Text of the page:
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Atlantic Council: the G7 Summit in Japan Changed the Rules of the Game


According to J. Lipsky

Although China is never mentioned in the special statement of the G7 summit on economic security, do not be mistaken, it is all about China. Japanese Prime Minister Fumio Kishida made the issue of combating China's economic pressure a priority for the Japanese G7, and with their statement the leaders achieved what is likely to be a lasting legacy of the summit. The main question that arose in Hiroshima was as follows: will the leaders be able to maintain unity in the confrontation with Russia and use this collective force in the fight against China? A special application is the first concrete sign that the answer is positive. Two years ago, during the British summit of the Big Seven in Cornwall, it was hard to believe that European leaders would sign a statement that was so specifically addressed to Beijing. But after China began pressuring Lithuania for its support of Taiwan, moods on the continent began to change. Now, all G7 leaders have committed to creating a new platform for coordinating a quick response if a specific country is targeted. They are also accelerating the development of new supply chains and trying to use the Global Infrastructure Investment Partnership as an alternative to the Belt and Road Initiative.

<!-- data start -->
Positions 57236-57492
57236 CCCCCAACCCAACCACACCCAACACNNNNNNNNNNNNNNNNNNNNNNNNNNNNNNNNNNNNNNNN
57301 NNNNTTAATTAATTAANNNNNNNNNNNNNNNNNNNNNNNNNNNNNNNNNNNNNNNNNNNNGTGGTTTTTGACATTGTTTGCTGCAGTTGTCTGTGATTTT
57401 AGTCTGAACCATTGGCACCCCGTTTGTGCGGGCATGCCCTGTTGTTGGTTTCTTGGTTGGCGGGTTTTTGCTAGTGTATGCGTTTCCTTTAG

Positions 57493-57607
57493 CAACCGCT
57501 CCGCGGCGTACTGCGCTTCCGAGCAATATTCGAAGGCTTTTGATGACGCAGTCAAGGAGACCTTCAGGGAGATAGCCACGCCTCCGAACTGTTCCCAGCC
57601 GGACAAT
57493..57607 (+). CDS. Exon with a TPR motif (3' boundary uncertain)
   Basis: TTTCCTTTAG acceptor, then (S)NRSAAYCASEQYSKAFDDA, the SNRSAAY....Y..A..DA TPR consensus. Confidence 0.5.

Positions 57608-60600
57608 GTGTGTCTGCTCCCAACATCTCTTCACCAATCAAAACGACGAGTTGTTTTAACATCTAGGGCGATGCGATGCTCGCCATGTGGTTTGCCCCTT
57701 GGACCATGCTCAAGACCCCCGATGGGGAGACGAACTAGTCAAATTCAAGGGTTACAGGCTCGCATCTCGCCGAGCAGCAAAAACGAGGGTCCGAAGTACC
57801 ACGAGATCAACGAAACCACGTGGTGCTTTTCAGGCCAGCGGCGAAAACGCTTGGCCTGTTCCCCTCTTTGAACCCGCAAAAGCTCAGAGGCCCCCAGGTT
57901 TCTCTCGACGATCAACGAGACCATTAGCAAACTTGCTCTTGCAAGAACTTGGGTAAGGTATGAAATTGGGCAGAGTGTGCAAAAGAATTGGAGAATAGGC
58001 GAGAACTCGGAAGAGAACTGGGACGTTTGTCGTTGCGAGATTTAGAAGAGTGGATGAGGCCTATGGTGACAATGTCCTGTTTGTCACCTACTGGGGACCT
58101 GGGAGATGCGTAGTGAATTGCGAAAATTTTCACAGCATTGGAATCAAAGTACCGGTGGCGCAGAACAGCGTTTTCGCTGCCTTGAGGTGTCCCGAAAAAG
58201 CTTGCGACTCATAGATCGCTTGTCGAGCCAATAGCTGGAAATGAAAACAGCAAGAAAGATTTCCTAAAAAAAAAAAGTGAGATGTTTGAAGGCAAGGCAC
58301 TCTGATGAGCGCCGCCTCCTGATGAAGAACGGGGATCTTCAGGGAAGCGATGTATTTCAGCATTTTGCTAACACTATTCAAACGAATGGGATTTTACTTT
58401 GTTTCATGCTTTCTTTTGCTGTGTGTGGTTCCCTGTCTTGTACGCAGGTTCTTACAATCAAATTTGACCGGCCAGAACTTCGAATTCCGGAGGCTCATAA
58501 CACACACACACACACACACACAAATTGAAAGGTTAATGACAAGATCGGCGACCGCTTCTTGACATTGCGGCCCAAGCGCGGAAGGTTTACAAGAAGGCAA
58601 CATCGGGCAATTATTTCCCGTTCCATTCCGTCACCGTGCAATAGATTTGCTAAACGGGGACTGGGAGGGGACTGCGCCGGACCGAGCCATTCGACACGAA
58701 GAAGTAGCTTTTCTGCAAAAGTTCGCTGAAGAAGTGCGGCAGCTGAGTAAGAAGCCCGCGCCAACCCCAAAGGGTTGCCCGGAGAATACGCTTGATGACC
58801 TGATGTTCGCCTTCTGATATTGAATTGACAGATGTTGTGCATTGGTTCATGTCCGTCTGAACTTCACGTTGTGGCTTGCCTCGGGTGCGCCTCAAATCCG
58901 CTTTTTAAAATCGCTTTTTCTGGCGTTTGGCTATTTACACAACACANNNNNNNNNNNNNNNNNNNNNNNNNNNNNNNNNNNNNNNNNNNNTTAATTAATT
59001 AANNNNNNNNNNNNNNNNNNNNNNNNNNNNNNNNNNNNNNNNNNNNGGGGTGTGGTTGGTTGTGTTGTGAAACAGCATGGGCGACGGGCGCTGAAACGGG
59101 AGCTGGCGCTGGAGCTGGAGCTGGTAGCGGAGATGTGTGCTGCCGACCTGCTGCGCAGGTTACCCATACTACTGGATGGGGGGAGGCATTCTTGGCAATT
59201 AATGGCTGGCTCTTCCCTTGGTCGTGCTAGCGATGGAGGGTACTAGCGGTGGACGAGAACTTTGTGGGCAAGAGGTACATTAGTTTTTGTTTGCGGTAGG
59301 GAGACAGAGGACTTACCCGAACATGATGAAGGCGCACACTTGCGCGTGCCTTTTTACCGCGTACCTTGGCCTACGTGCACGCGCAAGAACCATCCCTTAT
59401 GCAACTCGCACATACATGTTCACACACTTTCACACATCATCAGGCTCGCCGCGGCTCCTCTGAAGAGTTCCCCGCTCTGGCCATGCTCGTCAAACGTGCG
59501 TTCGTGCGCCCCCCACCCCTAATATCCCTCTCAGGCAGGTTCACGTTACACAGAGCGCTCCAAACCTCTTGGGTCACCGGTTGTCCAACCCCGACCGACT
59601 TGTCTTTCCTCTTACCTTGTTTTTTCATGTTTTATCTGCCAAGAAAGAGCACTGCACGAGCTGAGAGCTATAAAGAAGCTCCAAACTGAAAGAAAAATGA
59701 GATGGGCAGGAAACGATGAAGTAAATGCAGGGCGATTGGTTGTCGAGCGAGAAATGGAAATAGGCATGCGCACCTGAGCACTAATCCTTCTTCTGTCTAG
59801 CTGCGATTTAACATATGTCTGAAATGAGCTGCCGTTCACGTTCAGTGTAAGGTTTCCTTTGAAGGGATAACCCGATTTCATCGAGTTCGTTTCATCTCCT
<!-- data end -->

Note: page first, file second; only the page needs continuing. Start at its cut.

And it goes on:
The statement does not specify what other specific steps the group will take to combat what they call "an alarming increase in cases of economic coercion." At the same time, the use of sanctions pressure mechanisms by the West itself is considered legitimate by the "Big Seven", since these instruments have a legal basis and are recognized as a justified response to violations of international law. Thus, the G7 has demonstrated that it will focus more and more on China and will try to adhere to a coordinated political approach in this matter.


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